School can be stressful. Campus even more so. Anxiety can be simply defined as a state of uneasiness of apprehension.

However, for those that struggle with severe anxiety or Anxiety Disorders this state of uneasiness overwhelms them: body, mind and soul. I recently heard a psychologist refer to Anxiety as a product of not being attuned or connected to the present moment. Anxiety is maintained by having one foot in the past, in past fears or situations, and one foot in the future — of assumed threats or fears. When a person is entirely focused on the past and future, they actively avoid the present. They may avoid social situations, certain people, difficult tasks, job responsibilities, or even certain foods that cause anxiety in an effort to minimize this anxiety.
One way to combat this avoidance of the present moment is through mindfulness. J.K. Zinne defines mindfulness as “the moment to moment non-judgmental awareness that is cultivated by paying attention.” By being mindful one can be aware of destructive thoughts without acting on them, one can cultivate emotional regulation, and increase self awareness. True mindfulness which can combat anxiety involves daily practice.
Here are 5 daily habits that can increase mindfulness and thus reduce anxiety:
Awareness Cultivation
Each morning, wake up and spend 5 minutes just being aware of your 5 senses. Start by closing your eyes and bringing awareness to what you hear, then what you feel (the carpet under your feet, you pajamas on your skin), what you taste, what you smell, and then open your eyes and notice what you see.
Mindful Breathing
Some time throughout the day focus on your breath, not trying to change it, just noticing it. Notice the rise and fall, notice the feeling in your chest, your stomach, etc. Notice each part of the body as you breathe in and out. Even just five minutes of breathing can increase your internal awareness, and reduce anxiety.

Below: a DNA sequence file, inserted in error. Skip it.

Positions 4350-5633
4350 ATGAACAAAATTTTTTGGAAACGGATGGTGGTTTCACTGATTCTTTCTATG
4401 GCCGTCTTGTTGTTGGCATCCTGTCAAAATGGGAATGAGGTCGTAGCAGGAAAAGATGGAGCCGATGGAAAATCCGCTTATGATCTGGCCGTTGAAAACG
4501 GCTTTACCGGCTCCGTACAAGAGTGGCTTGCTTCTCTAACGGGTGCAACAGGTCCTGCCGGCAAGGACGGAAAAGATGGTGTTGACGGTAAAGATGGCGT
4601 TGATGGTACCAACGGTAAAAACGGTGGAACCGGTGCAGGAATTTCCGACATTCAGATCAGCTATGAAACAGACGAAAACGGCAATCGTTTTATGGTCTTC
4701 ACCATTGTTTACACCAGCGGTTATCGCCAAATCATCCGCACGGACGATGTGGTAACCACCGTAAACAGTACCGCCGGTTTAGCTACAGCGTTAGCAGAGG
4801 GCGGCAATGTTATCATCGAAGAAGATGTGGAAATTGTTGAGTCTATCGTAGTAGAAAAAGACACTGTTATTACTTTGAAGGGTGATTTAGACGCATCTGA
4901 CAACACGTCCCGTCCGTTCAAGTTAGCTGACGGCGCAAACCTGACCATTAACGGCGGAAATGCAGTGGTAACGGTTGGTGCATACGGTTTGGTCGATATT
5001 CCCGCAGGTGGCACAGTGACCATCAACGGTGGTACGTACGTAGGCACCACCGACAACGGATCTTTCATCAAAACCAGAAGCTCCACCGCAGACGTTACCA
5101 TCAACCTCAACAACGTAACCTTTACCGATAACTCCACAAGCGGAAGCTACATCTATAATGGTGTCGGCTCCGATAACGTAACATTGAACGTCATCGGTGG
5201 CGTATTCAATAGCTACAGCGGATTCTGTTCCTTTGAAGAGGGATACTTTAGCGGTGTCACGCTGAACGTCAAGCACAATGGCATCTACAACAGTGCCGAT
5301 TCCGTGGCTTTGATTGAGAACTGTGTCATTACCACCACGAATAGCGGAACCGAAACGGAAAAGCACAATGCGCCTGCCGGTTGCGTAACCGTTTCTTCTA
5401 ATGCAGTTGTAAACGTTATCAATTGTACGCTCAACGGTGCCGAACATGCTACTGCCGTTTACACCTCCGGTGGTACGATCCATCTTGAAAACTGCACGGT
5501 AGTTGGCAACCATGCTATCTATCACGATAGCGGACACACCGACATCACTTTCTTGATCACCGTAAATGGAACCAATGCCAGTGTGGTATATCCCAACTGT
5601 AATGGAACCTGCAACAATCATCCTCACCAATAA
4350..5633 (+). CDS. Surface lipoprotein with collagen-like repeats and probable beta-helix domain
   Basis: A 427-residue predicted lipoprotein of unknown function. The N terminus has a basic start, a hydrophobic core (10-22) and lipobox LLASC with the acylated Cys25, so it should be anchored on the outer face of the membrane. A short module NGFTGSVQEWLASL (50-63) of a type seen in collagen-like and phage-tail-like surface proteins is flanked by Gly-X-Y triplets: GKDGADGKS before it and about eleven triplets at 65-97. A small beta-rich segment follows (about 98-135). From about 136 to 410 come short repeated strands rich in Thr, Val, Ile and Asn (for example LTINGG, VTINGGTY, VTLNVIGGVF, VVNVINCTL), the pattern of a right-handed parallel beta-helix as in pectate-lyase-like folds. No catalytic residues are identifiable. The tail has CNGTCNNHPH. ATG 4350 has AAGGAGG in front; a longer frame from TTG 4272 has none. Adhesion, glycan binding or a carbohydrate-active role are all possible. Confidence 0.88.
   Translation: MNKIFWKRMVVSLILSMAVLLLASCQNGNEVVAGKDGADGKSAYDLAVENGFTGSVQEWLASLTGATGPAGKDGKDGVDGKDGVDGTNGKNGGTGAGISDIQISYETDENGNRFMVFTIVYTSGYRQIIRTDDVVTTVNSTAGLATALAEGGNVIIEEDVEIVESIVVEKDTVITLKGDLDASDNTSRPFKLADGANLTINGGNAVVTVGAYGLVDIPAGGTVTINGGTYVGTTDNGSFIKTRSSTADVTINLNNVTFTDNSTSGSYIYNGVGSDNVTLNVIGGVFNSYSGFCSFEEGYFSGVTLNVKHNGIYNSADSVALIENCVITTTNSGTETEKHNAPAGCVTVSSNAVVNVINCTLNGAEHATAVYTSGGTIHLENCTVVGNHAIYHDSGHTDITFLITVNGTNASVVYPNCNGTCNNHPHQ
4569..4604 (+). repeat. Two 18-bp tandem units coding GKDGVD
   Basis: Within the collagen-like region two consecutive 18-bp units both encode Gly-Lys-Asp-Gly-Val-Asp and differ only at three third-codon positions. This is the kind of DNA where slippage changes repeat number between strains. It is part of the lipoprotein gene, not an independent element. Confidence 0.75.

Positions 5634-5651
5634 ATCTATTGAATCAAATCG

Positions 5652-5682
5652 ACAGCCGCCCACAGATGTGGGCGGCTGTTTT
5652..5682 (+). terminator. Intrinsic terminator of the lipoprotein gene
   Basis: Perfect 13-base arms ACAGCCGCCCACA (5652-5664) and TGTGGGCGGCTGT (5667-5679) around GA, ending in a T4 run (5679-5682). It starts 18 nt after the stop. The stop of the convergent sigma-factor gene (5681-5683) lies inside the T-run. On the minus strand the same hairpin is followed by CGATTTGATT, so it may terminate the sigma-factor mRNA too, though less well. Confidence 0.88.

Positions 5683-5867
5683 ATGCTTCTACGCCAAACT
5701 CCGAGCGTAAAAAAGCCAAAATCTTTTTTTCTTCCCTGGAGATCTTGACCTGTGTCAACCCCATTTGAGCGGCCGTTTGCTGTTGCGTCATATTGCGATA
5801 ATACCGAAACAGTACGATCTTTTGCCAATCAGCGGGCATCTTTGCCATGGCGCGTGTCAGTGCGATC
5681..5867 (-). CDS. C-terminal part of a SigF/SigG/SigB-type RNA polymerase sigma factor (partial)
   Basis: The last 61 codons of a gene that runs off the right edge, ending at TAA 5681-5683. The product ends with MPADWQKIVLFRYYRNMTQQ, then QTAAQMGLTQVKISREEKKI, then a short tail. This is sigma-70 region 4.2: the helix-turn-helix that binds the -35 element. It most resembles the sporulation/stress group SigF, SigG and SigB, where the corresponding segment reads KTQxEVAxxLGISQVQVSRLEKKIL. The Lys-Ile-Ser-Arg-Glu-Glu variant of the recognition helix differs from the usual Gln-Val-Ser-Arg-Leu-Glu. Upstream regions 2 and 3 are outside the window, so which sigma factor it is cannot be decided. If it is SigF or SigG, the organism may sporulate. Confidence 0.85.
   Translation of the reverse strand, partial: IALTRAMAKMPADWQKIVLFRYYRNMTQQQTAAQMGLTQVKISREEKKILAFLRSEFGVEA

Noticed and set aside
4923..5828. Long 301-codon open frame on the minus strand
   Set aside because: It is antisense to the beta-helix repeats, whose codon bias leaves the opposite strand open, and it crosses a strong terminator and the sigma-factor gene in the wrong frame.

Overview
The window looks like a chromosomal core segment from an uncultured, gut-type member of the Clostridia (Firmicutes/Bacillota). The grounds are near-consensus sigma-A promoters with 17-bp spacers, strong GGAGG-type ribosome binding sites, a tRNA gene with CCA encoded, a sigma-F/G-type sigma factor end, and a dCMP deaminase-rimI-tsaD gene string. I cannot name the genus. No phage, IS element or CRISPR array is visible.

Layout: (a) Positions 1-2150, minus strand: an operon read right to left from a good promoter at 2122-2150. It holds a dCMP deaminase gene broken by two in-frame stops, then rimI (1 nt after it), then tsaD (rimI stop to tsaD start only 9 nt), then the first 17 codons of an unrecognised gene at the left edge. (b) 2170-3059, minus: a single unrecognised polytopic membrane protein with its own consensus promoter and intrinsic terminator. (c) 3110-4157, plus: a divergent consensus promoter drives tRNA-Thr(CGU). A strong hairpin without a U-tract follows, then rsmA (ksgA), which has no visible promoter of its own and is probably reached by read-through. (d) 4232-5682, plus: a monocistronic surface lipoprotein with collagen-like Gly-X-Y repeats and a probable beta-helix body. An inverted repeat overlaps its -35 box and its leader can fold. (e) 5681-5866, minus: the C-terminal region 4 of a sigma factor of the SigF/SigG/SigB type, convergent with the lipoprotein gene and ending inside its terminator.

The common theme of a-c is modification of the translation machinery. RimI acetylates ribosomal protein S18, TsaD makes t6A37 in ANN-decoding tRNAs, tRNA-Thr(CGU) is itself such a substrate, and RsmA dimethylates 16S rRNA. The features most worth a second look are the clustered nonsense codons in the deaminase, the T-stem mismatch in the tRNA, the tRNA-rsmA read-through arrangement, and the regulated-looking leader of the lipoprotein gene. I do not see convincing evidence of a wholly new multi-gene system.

Thought Awareness
When self-judgmental, or negative thoughts enter your mind, start by just noticing them, rather than trying to change them. By just noticing our thoughts rather than fighting them you can begin to practice mindfully letting them go. Spend some time each day just noticing your thought process, bring your awareness to your thoughts without judgment.
Mindful Eating
When you sit down to eat, practice using your 5 senses before you ever take a bite. Notice the presentation of the food, notice what your body feels like BEFORE you start to eat, notice what you smell, taste, and hear. Then half-way through your meal notice all 5 senses again. This practice will increase your ability to recognize hunger/fullness cues and increase your bodily awareness.
Visualization / Imagery
The simplest form of visualization or imagery is to imagine a safe place and go there in your mind. Pick a place that is very specific, one in which you can assign all 5 senses. Start by closing your eyes and taking several deep breaths, and then imagine walking along a path until you reach this place. Once in your “safe place” continue deep breathing and taking in all 5 senses associated with this place.
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